Posted by: LA ette, lakeside lurker at September 18, 2016 09:26 AM (rNfA4)

22 I sadly had to decrease my book shelving area and of course the books that were on them. We're working from home full time now and I had to expand my work area into what was my book/reading area. The woes of a small apartment. Luckily I have a couple of young nieces and nephews who are preternaturally skilled readers so I gave a ton of them to good new homes.

Posted by: WhatWhatWhat? at September 18, 2016 09:26 AM (WlGX+)

23 Some random thoughts, some are legit book related:

Is it possible to love kate Upton even more?

Where do i send my personal library/study pic? if i include my dogs, does it count double?

As i researched my grandfather's Army exploits, i decided to use a book (Bridge at Remagen, by Hechler) i got from his collection, back when he passed. I had read my own version of it, probably from a library, decades ago, so i hadn't read this specific book. I intended to use his copy in bibliography, etc., and i also needed to pull some notes to use in the book (or whatever my result will end up being). Lo and behold, in the books pages were two letters: one to the author, and one from another senior officer involved in the event. What a find!!! not much content for ME, but still - how exciting is it to find 56 year old letters from your granddad about a subject you are writing?!?!

Posted by: goatexchange at September 18, 2016 09:28 AM (YFnq5)

24 Oh, forgot to mention: Rayner is a guy that knew what he was talking about. Fought during the entire Battle of the North Atlantic. Started in command of an ASW trawler and ended getting the command of a destroyer in 1943.

He was the first RNVR officer to get command of a destroyer.

Posted by: Retired Buckeye Cop is now an engineer at September 18, 2016 09:28 AM (5Yee7)

25 I was one of Dan Humphrey's beta readers of the draft version of A Place Outside the Wild. The book is fantastic, with a novel twist on the whole z-plague, a multi_layered plot, and well drawn characters.

You should check it out if you're into that sort of fiction-and maybe even if you aren't. It's that good.

OT: the reviews of HRC's book are hilarious. Check it out.

Posted by: L W Badger at September 18, 2016 09:29 AM (Rao+R)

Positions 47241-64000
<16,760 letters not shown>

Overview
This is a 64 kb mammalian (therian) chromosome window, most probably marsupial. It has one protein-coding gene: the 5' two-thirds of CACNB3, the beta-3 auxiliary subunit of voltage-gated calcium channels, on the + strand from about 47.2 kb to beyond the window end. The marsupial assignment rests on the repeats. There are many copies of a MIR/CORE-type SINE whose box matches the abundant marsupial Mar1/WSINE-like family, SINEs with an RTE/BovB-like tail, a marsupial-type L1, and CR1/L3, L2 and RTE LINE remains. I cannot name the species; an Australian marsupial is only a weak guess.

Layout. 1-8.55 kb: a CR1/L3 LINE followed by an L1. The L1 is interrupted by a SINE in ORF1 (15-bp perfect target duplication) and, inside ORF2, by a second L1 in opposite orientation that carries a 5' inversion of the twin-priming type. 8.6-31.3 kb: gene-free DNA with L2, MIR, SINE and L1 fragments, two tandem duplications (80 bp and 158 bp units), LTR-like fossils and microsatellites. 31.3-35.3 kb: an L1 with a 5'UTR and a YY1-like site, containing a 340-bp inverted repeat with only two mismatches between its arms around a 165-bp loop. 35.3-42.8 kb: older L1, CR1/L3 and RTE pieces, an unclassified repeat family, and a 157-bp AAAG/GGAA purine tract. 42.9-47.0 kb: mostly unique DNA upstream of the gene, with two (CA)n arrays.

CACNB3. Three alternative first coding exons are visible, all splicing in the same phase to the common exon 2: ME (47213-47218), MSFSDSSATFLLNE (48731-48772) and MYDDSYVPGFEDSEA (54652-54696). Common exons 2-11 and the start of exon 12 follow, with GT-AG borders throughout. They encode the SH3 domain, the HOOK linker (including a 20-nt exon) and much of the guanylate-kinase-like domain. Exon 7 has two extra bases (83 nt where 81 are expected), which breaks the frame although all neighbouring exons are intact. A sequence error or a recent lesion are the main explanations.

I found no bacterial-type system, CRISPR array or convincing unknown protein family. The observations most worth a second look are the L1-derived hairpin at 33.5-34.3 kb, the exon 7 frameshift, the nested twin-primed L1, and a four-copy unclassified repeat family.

26 Bookwise, I am reading "America's Munitions 1917 - 1918" subtitled "Report of Benedict Crowell, the Assistant Secretary of War, Director of Munitions
Washington, Government Printing Office 1919"

A dryish book, as you might expect, exhaustive in scope, covering everything from Condiment Can, Model of 1918, to artillery tubes, tanks, and airplanes, but full of interesting tidbits, not to mention being an outline of how radically many aspects of America were changed by participation in WW I.
A world of cool illustrations, don't miss the 8-section foldout panoramic view of the powder plant at Nitro, WV !
Huh, multiple copies and formats on Amazon.

Posted by: deplorable_sock_rat_eez at September 18, 2016 09:37 AM (Z8DIA)

27 Someone in a thread last night commented that they remembered a time when bomb blasts *weren't* standard in the US.

Listening to 100 year old mysteries and adventure stories has been a real eye-opener. Apparently the "anarchists" (communists, mostly just like today's anarchists) were throwing bombs with abandon, but so were Britain's suffragettes, both sides of the American unionization fight, and the KKK was not "just" lynching blacks but burning the houses of whites who opposed them and shooting the fleeing occupants.

I'm assuming these end up over-stated for dramatic effect (or the same incident is used by multiple authors) but, since my school history classed covered *none* of that, I can't tell how much is fact and how much fiction.

Posted by: Polliwog the 'Ette at September 18, 2016 09:38 AM (GDulk)

28 For some odd reason I read 'Simply Irredeemable' to the background of Robert Palmer's 'Simply Irresistible' -- she compromised my principles. Heh.

Posted by: mustbequantum at September 18, 2016 09:39 AM (MIKMs)

29 Hmm. I wonder if the number of irredeemables approaches 47%?

Where's the media outrage? Anyone?

Posted by: Heresolong at September 18, 2016 09:43 AM (ntIeo)

30 Isn't the whole zombie thing played out already?

Posted by: Dr. Varno at September 18, 2016 09:44 AM (GdFQh)

31 "Does anybody else find themselves buying back books they purged in fits of tidying up/attempts at maturity?"

Well, for me it was more like physical damage / coffee spill / incautious loaning, but very much yes !

Thank you Amazon !

Posted by: deplorable_sock_rat_eez at September 18, 2016 09:44 AM (Z8DIA)

32 All Hail Eris, I can't read the DAW books' spines. But I do see The Shiva Option and Lucifer's Hammer in paperback.

Still got a couple DAW titles lurking in my stacks like Tanith Lee's Drinking Sapphire Wine.

Posted by: Anna Puma at September 18, 2016 09:44 AM (Isky2)

33 Truly, anything goes concerning retribution to you and yours. I have spent lots of time in lots of churches, and irredeemable is NOT a good thing to be. I fear for the future with her in charge.....She has put herself in the judgement seat.
Posted by: LA ette, lakeside lurker

If you have never read it, you should get a copy of "April 1865" by Jay Winik.

It is the end of the Civil War, and both sides (especially partisans and non-uniformed types) are doing horrible things to each other. Murder, burning, decapitation. All manner of atrocities.